Retiring SPPCS teacher has fond memories

Judy Haberl

After more than four decades of educating children at Ss. Peter & Paul Catholic School in Waterloo, retired teacher Judy Haberl can reflect back on a meaningful and prosperous career.

“I’ve always enjoyed getting to know the children. They have so much energy, they just gave me energy just looking at them,” Haberl said.

Forty-four years ago, Haberl graduated from Southern Illinois University Edwardsville and found a teaching job at SPPCS. She knew on her first day that she had found her home.

“I started work at 20 right out of college,” she recalled. “I got married on a Friday and started the following Monday. I had an offer at a public school as well at the time. 

“But I just knew I was a teacher meant to talk about God … I’ve never regretted my decision.”

Since then, Haberl has greatly impacted the school and the community through her creativity and compassion. One example of this is the SPPCS fifth grade rummage sale she started 34 years ago.

“I wanted to do a service project,” she said. “And during Catholic Schools Week, we were discussing the topic of children starving.

“I thought, ‘Oh this is so dreadful. What should we do about this?’” she recalled. “Well, it doesn’t do any good to make the kids feel guilty so you just have to do something about it. It was remarkable. It’s the best thing I’ve ever done.” 

Over the years, close to $100,000 has been raised through the rummage sale. SPPCS principal Lisa Buchheit said Haberl will not soon be forgotten for this and other contributions to the school.

“It is amazing to think of all of the children’s lives that Mrs. Haberl has touched over her tenure with Ss. Peter & Paul,” Buchheit expressed. “We have truly been blessed by her loving and gentle ways.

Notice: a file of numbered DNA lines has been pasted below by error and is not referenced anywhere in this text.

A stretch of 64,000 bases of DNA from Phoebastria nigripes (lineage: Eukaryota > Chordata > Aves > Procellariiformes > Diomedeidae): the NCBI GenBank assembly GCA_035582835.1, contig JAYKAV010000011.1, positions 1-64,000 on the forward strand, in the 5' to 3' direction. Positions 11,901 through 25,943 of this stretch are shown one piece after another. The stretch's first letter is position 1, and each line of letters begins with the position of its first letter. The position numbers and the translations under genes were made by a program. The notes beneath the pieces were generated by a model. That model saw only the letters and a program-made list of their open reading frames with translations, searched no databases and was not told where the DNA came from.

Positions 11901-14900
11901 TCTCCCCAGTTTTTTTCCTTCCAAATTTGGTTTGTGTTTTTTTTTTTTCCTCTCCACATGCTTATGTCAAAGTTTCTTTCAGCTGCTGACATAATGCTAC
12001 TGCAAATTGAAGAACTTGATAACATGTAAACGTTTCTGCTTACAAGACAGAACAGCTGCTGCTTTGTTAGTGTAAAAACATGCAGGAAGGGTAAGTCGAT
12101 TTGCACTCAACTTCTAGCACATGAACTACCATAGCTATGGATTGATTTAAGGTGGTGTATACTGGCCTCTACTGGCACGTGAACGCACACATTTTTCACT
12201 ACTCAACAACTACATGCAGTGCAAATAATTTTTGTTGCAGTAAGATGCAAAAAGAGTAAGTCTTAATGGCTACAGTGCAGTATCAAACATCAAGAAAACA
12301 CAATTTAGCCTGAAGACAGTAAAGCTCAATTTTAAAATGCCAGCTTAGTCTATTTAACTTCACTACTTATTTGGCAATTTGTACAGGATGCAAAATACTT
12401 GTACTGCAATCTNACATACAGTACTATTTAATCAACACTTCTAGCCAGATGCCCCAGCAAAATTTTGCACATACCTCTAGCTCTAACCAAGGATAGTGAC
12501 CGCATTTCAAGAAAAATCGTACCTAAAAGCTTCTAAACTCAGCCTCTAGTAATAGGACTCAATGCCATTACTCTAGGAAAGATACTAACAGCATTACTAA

“Judy has always served as a wonderful role model in her strong Catholic faith, which has been shared with students, staff, and parents … While Mrs. Haberl is starting the next chapter of her life, she will always be remembered as a part of SPPS.”

Haberl, 64, could see that many others shared Buchheit’s sentiments as she was honored with a special performance at the end of the school year. 

According to Haberl, one of the teachers initiated the performance to recognize her for using her guitar skills at the school. The performance was based on a song Haberl wrote called “Thank You Jesus” for the children to sing during their first communion. 

“Michelle Floerke had surprised me during my retirement party by changing the song to ‘Thank You Judy.’ She even changed the lyrics throughout the song to relate to my teaching experiences,” Haberl said. “It was very special.”

Also special to her was the fact that she was able to teach side by side with her husband, Chris, who has been at the school for 43 years. Haberl noted not many couples have that kind of opportunity.

Beyond that, the retiring teacher has a lot of treasured memories involving her students. She said some had gone on to become her colleagues at the school. Others became parents and later brought their children into Haberl’s classroom.

When thinking back to these different generations, Haberl pinpointed one story in particular when a student brought her joy in a difficult time.

“I was teaching second grade at the time, and I had developed a cold and Laryngitis. I felt awful,” she recalled. “That morning, I came in, and I said, ‘Boys and girls, I need your help because I can’t really talk.

“Well, one little boy, who was really active, popped right up and came to my desk and said, ‘Would you like a hug?’ I wanted to frame that moment. It was so cute. He didn’t know what to do but he wanted to help.”

While she continues to think back to these memories with fondness, Haberl confessed her time at SPPCS had to end some day. 

“My body was telling me it was time. I just had a few health issues, nothing major,” she explained.

In retirement, Haberl plans to sleep, read, cook, visit with her grandkids in Michigan, and more. She will also continue to participate in other rummage sales in the community.

“I won’t be bored for a while,” she admitted.

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